UK's Financial Times kills records in Y2K bug scaregreenspun.com : LUSENET : TimeBomb 2000 (Y2000) : One Thread
From today's Electronic Telegraph:
FT kills records in Y2K bug scare By Gary Parkinson
Never mind the medium, it's the message that counts
UP to 25,000 investors had online records of their portfolios wiped out after bosses at the Financial Times ruled it would be too costly to make its share tracking software Millennium bug resistant.
Former investors who used the FTQuicken site to monitor the value of their equities must now re-input details of shareholdings into a new FT site, which could take several hours for bigger portfolios. The FT scrapped its online venture with Quicken, a US specialist in personal finance software, to set up its site, FT Your Money, on December 5.
FT Your Money says it knew the older site was unprotected from the bug, but expense and the new venture meant making FTQuicken Y2K compliant was not cost-effective. Copies of investment records were made before the January 1 deadline. FTQuicken investors were e-mailed before the December 5 switch telling them how to re-register.
The FT says worries about breaches of the Data Protection Act prevented a wholesale transfer of information from one site to the other. FT Your Money has received more than 100 calls from confused investors and is offering to re-input details for anyone with difficulties.
It concedes that some investors have not re-registered with the new site, but says the "vast majority" have made the switch. No exact figures are available. FT Your Money is billed as a comprehensive personal finance site. It looks at budgeting, investment opportunities, allows execution-only business and offers news stories and product details.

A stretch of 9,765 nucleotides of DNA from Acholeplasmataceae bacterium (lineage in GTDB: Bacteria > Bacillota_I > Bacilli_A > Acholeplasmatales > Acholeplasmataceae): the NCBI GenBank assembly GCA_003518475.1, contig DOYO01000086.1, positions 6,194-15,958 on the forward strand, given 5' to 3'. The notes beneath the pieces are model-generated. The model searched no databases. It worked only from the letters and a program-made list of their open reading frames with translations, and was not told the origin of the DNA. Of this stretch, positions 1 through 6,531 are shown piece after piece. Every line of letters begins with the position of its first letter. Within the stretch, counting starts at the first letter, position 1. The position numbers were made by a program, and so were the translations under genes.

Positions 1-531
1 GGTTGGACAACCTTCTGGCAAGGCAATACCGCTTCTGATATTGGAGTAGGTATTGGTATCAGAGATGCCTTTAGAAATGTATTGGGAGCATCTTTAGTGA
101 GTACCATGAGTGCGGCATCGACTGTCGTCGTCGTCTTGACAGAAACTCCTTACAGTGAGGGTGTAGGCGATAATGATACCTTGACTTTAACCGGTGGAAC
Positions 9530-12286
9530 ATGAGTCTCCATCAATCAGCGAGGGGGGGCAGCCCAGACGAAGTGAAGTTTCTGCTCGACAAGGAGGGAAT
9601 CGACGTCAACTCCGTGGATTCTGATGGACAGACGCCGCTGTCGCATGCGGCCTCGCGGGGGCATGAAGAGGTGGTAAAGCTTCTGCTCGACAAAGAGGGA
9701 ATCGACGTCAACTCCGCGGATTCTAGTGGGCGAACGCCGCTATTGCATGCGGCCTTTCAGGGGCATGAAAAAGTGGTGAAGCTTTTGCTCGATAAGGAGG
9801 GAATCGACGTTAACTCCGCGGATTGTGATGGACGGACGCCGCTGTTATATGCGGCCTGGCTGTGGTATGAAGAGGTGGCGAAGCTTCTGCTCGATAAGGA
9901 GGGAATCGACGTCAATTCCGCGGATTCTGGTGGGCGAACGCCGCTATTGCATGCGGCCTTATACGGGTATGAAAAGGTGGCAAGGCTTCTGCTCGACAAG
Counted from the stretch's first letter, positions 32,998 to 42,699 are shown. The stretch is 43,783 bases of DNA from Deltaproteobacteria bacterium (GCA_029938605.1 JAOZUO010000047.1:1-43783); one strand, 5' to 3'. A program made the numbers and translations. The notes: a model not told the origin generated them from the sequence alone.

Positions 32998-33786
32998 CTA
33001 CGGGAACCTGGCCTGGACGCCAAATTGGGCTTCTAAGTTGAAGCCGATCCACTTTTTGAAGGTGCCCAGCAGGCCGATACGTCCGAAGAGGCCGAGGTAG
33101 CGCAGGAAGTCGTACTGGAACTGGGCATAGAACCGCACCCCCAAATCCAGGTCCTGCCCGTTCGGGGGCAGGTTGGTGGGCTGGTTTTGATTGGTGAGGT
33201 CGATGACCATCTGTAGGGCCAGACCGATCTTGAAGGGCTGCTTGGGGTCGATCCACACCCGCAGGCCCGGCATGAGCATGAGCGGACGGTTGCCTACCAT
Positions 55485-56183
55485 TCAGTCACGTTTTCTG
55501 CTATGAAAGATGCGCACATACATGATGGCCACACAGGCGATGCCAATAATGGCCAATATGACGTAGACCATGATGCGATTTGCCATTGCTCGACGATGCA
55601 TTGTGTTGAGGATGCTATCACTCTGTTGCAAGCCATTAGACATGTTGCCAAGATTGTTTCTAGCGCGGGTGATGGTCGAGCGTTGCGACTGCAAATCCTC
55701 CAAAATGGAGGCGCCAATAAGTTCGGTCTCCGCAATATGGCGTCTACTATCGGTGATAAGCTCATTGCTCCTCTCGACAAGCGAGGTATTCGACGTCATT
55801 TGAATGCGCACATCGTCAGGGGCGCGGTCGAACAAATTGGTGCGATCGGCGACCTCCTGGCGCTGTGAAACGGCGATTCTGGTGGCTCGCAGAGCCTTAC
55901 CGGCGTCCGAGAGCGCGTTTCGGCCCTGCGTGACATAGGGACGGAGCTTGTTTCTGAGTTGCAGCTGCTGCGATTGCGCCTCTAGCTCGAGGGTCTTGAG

Nic Cicutti, editor of FT Your Money, says: "We always knew that FTQuicken was potentially non-Y2K compliant. The cost of making something Y2K compliant is millions of pounds, and then closing it down a few weeks later is not a good use of our resources. Clearly we are sorry if anyone has been inconvenienced."
-- Old Git (email@example.com), January 17, 2000
No such portfolio problem on this side of the water -- I've been keeping some sample portfolios on Quicken for several months -- they're still alive. Why would a substandard version be installed in England?
-- Tom Carey (firstname.lastname@example.org), January 18, 2000.